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Milk price-hike helps revitalise dairy industry
30 | 10 | 2007
Recent increases in milk prices may be encouraging more farmers to raise dairy cows, although the volatile nature of the dairy industry still poses risks, especially to small households.

The price of milk has increased three times this year, from VND5,000 per kg at the beginning of the year to VND7,200 at present, and domestic supplies of fresh milk are not keeping up with demand.

Dan Chu Hamlet in Hung Yen Province’s Binh Minh Commune has two major dairy processing plants, owned by Vinamilk and the Viet My company. Local dairy farmer Hoang Huu Diem said the two companies were vying with each other to purchase fresh milk from farmers in the hamlet.

If one company raised its buying price today, the other would immediately match it tomorrow, said Diem.

"The two companies are now purchasing milk at a price of about VND7,100 per kg," he said, noting that the price was bringing local farmers a handy profit.

In Ha Nam Province, a kilo of milk fetches VND6,600, but even at that price, said dairy farmer Tong Van Roi of Moc Bac Commune, farmers make an easy profit.

"My family raises four dairy cows and we have two that are pregnant," he said. "We produce 22kg of milk a day, while our costs for feed are only VND45,000. So, we still clear VND100,000 per day."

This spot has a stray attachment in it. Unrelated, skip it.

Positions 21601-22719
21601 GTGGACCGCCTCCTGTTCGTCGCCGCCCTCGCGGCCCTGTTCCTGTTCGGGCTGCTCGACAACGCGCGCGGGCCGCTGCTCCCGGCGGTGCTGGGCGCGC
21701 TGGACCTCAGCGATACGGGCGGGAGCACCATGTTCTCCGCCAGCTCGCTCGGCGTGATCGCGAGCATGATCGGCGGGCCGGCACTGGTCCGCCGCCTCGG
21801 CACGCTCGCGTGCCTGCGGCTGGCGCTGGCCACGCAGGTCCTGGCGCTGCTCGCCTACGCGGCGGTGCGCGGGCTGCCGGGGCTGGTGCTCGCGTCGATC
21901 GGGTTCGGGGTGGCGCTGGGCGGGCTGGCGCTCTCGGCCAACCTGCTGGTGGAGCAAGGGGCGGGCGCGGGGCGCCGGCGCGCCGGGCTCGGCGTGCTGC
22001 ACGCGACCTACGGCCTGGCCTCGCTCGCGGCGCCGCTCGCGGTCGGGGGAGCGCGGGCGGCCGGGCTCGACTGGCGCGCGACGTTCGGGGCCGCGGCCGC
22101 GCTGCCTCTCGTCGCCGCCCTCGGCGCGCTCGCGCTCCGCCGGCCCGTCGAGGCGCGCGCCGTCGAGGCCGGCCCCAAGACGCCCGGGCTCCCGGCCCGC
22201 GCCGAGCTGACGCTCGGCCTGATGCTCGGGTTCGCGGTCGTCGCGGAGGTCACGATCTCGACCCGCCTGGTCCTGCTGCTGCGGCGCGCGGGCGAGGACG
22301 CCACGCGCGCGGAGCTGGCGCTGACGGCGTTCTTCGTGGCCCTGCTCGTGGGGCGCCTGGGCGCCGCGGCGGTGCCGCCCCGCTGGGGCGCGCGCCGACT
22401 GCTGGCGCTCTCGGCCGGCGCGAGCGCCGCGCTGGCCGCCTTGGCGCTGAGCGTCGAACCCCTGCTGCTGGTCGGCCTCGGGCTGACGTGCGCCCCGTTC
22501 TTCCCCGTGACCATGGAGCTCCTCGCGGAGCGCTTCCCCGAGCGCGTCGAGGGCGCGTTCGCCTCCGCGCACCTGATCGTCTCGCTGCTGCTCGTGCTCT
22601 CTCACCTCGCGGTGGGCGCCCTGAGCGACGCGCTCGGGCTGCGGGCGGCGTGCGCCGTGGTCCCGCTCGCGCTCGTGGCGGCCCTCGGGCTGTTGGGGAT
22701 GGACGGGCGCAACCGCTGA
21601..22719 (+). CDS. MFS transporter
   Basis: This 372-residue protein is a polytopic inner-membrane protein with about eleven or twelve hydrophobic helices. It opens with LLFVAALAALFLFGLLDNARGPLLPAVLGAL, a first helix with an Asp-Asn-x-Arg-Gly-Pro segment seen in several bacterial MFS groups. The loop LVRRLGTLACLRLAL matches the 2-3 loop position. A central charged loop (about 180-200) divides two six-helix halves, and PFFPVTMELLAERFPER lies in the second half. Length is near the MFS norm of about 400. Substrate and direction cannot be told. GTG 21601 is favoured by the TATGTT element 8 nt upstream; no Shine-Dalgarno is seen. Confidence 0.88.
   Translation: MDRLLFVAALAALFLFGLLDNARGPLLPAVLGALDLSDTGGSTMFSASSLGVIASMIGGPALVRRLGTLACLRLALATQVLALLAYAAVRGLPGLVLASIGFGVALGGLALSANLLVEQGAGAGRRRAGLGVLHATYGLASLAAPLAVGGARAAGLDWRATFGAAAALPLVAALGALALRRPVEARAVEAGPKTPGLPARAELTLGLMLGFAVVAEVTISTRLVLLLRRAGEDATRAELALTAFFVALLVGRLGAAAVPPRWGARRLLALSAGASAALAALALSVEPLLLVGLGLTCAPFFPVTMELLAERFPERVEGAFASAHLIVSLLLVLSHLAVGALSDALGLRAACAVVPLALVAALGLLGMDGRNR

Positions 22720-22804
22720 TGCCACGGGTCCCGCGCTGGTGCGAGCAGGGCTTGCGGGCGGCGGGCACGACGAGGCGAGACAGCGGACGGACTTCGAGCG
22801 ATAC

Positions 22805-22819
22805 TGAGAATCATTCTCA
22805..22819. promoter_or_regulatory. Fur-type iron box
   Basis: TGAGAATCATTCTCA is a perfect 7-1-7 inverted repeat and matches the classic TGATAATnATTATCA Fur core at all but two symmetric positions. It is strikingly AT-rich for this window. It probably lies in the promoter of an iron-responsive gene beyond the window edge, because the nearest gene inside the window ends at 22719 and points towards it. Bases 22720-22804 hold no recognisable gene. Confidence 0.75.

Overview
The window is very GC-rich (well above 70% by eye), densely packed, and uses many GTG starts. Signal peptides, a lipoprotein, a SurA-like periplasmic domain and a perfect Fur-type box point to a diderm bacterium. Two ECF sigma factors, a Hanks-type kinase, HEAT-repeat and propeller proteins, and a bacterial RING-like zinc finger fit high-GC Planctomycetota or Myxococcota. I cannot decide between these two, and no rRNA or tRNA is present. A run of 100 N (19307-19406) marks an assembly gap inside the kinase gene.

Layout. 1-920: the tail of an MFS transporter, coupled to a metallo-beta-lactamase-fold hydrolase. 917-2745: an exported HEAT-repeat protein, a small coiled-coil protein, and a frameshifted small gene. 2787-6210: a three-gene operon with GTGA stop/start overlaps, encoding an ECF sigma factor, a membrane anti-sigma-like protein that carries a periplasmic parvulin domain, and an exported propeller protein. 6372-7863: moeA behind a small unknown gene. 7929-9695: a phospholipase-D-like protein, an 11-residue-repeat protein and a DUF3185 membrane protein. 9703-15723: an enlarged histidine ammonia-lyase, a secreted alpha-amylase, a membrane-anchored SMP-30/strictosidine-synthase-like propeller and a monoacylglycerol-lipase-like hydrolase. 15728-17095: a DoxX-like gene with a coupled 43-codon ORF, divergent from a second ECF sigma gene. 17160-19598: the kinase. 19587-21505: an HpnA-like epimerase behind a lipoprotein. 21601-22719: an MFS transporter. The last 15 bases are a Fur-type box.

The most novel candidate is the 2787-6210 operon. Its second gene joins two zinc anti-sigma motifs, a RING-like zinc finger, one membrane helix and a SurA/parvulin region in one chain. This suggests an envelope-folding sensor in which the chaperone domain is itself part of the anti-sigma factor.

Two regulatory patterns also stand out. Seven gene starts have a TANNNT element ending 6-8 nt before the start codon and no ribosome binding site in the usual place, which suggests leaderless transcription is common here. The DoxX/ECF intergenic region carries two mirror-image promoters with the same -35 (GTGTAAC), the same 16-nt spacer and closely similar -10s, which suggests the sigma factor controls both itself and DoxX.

Sensing the potential profits, farmers in rural provinces near Ha Noi are buying dairy cattle. Diem said he had received several offers from people seeking to buy three cows from him for VND90 million. Last year, he said, he would have only been able to sell them for VND30 million.

Diem cautioned, however, that the purchase of a dairy cow was a gamble. If only one in four cows purchased turned out to be a ‘dud,’ he said, the buyer would suffer a loss.

Farmer Phung Quang Lap experimented in cross-breeding his cows. They produced less milk as a result, he said, and he has been unable to breed the offspring successfully.

"I don’t know why, but they can’t get pregnant," he said.

The Animal Breeding Department confirmed that the poor quality of breeding stock, low milk output, small-scale breeding efforts, scattered purchasing outlets and poor preservation of fresh milk were among the difficulties undercutting dairy farmers.

Source: VNS
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